Despite all of the hubbub surrounding the release of Go Set A Watchman, the masses have another work by Harper Lee in their hands and for that, regardless of how it got there, they should be rejoicing. What is most interesting here, is less the plot (it’s incredibly thin) and more Lee’s process of revising Watchman into Mockingbird, something we will likely never have more than a fleeting glance into. These two novels will surely find their way into creative writing and literary theory courses—the most pertinent question being, how did the characters and story of Watchman evolve into the characters and story of Mockingbird? For this, we may never have definitive answers, but we do need to acknowledge that Watchman is NOT a sequel to Mockingbird but, as Lee herself says, “the parent”. The Scout and Atticus of one are not the Scout and Atticus of the other. Atticus did not ‘turn into’ a racist in Watchman because this is not the Atticus of Mockingbird. And the sooner we embrace that fact, the sooner we can look at both as stand-alone pieces of literature.
That said, Watchman is Harper Lee through and through. There is an ease to her prose, though she hasn’t quite found the finesse she would have in later years. The extended passages devoted to the mendacity of Southern living in the 1950’s (revivals, urbanization, etc) will remind you of similar passages in Mockingbird (the Christmas scene, the trip to Finch’s Landing, etc). They also bring the narrative to a standstill as they did in the former. The problem is that the narrative, being weak to being with, makes any diversion feel as though it derails the little momentum built to that point.
Less a plot driven novel than Mockingbird, Watchman is more a case-study of one young woman trying to come to terms with both recent developments in her life and the life she left behind when she moved away from home. The “she” of note is, of course, Jean Louise “Scout” Finch. She is returning home to Maycomb, Alabama, from New York City to visit her ailing father, Atticus. Her will they/won’t they beau, Henry Clinton, is Atticus’ right-hand man, both professionally and personally. And from the moment Scout arrives back in Maycomb, things begin to unravel.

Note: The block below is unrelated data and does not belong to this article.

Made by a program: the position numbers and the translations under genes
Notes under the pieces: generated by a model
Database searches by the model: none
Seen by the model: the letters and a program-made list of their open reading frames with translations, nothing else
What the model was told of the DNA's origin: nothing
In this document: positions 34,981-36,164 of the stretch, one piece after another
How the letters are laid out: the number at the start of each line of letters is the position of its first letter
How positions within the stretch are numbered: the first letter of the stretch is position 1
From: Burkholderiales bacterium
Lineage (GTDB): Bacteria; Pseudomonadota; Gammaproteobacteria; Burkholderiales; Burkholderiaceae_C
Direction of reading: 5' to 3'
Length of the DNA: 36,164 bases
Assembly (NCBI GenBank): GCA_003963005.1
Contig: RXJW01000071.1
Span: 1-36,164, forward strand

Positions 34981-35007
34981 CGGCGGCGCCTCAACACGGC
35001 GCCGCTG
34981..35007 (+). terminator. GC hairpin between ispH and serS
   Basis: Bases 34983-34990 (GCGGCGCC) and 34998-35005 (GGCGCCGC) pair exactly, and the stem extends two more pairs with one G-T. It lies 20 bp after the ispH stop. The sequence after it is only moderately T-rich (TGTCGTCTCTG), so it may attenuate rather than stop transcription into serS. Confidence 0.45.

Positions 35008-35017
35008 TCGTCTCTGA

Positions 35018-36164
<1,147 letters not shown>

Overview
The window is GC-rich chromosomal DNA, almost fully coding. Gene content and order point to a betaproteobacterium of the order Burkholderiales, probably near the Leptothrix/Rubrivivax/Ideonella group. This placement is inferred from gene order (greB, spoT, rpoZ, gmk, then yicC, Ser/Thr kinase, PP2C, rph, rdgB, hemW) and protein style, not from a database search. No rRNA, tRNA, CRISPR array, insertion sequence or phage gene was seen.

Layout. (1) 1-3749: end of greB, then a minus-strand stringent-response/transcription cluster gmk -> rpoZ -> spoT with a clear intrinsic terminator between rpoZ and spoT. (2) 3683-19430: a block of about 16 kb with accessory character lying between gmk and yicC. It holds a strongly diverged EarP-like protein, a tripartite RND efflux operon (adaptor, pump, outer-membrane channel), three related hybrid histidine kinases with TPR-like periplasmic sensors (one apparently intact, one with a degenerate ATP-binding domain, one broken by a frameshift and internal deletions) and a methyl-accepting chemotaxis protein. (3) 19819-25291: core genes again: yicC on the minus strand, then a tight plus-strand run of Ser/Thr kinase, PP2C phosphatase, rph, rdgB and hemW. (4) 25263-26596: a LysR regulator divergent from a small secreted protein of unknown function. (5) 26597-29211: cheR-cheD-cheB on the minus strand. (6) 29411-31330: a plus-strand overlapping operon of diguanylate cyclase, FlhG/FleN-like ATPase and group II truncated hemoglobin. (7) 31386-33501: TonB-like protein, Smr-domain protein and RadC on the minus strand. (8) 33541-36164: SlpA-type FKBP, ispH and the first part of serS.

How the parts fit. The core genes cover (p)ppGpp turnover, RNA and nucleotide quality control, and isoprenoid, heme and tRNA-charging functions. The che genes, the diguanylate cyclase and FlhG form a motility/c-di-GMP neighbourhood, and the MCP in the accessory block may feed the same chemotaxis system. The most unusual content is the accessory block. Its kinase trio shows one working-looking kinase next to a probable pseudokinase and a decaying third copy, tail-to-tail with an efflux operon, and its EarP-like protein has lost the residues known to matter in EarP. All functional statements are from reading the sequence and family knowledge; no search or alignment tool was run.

There is no dramatic trial in Watchman. There is no Boo Radley B-story, either. There aren’t even amusing but necessary diversions, like Atticus shooting down the rabid dog. None of that. Instead of a concrete, linear plot, we are left with two wavering narratives: (a) Scout remembering moments from her childhood, and (b) Scout dealing with various revelations in her current life. These two devices never fully work. The former provides for some of the more memorable scenes in the novel. One such moment is when Scout thinks she is pregnant because a boy french kisses her—possibly proving why Lee’s editor suggested she rewrite the novel with the young Scout being the protagonist. The present-day dealings with her father and Henry (we all know, thanks to various media reports, that they are Segregationists and unapologetically so) feel rushed and disjointed. Lee struggles to make Scout’s confusion, anger, and apathy fully realized; she dabbles in all three but hesitates to make Scout’s emotions entirely realistic and relatable. In many ways, this is where the ball is dropped—here was a beautiful opportunity for Lee to explore what familial love is and how it grows and evolves as the individual grows and evolves; it was left relatively unexamined.
In the end we are left with a Scout who is stuck between loathing and resenting the men in her life for their narrow-minded views, and a Scout who can’t bring herself to separate from those men because they are her family. This missed opportunity for analysis on Lee’s part, even with an ambiguous ending, is what is the most frustrating. A question is posed: What does it mean to love someone who isn’t the person you thought they are? It’s not a particularly original question, and Lee’s making it about a racist father isn’t particularly inspired, but given what we know she is capable of, I found myself wanting to see how she would have explored the answer.
What needs to be remembered, throughout all the criticism, is that this was/is a draft. HarperCollins has said that the copy that went to press was, more or less, an exact replication of the manuscript that was found. Who knows how much revision was made, if any at all. Taken as a draft, the work stands on its own two feet, however wobbly.